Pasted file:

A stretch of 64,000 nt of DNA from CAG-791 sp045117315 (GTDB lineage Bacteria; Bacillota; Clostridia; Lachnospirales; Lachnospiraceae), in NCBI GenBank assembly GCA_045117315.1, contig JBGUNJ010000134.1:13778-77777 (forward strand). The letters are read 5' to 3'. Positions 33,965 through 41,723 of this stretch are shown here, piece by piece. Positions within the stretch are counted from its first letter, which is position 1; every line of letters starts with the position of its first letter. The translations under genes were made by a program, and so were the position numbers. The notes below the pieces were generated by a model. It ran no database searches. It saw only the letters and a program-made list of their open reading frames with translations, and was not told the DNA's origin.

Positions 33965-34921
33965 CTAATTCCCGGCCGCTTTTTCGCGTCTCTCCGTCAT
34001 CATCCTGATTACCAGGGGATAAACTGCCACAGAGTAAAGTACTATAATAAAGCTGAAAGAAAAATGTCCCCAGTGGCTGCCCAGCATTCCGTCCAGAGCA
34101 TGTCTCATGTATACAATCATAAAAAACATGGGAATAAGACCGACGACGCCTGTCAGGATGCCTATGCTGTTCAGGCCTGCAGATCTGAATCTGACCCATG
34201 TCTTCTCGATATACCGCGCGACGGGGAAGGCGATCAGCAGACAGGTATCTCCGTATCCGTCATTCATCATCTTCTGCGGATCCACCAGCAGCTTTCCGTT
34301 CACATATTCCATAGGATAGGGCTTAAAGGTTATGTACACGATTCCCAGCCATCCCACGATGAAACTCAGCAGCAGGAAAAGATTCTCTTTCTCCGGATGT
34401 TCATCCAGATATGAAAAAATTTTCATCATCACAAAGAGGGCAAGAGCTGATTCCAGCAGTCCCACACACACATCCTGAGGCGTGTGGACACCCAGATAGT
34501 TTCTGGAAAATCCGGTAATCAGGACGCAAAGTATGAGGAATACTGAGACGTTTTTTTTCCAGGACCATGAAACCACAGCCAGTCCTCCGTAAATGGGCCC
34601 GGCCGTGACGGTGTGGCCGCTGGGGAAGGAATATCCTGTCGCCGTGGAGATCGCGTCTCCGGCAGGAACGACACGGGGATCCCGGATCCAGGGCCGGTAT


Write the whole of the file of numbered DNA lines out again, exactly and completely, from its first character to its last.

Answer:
A stretch of 64,000 nt of DNA from CAG-791 sp045117315 (GTDB lineage Bacteria; Bacillota; Clostridia; Lachnospirales; Lachnospiraceae), in NCBI GenBank assembly GCA_045117315.1, contig JBGUNJ010000134.1:13778-77777 (forward strand). The letters are read 5' to 3'. Positions 33,965 through 41,723 of this stretch are shown here, piece by piece. Positions within the stretch are counted from its first letter, which is position 1; every line of letters starts with the position of its first letter. The translations under genes were made by a program, and so were the position numbers. The notes below the pieces were generated by a model. It ran no database searches. It saw only the letters and a program-made list of their open reading frames with translations, and was not told the DNA's origin.

Positions 33965-34921
33965 CTAATTCCCGGCCGCTTTTTCGCGTCTCTCCGTCAT
34001 CATCCTGATTACCAGGGGATAAACTGCCACAGAGTAAAGTACTATAATAAAGCTGAAAGAAAAATGTCCCCAGTGGCTGCCCAGCATTCCGTCCAGAGCA
34101 TGTCTCATGTATACAATCATAAAAAACATGGGAATAAGACCGACGACGCCTGTCAGGATGCCTATGCTGTTCAGGCCTGCAGATCTGAATCTGACCCATG
34201 TCTTCTCGATATACCGCGCGACGGGGAAGGCGATCAGCAGACAGGTATCTCCGTATCCGTCATTCATCATCTTCTGCGGATCCACCAGCAGCTTTCCGTT
34301 CACATATTCCATAGGATAGGGCTTAAAGGTTATGTACACGATTCCCAGCCATCCCACGATGAAACTCAGCAGCAGGAAAAGATTCTCTTTCTCCGGATGT
34401 TCATCCAGATATGAAAAAATTTTCATCATCACAAAGAGGGCAAGAGCTGATTCCAGCAGTCCCACACACACATCCTGAGGCGTGTGGACACCCAGATAGT
34501 TTCTGGAAAATCCGGTAATCAGGACGCAAAGTATGAGGAATACTGAGACGTTTTTTTTCCAGGACCATGAAACCACAGCCAGTCCTCCGTAAATGGGCCC
34601 GGCCGTGACGGTGTGGCCGCTGGGGAAGGAATATCCTGTCGCCGTGGAGATCGCGTCTCCGGCAGGAACGACACGGGGATCCCGGATCCAGGGCCGGTAT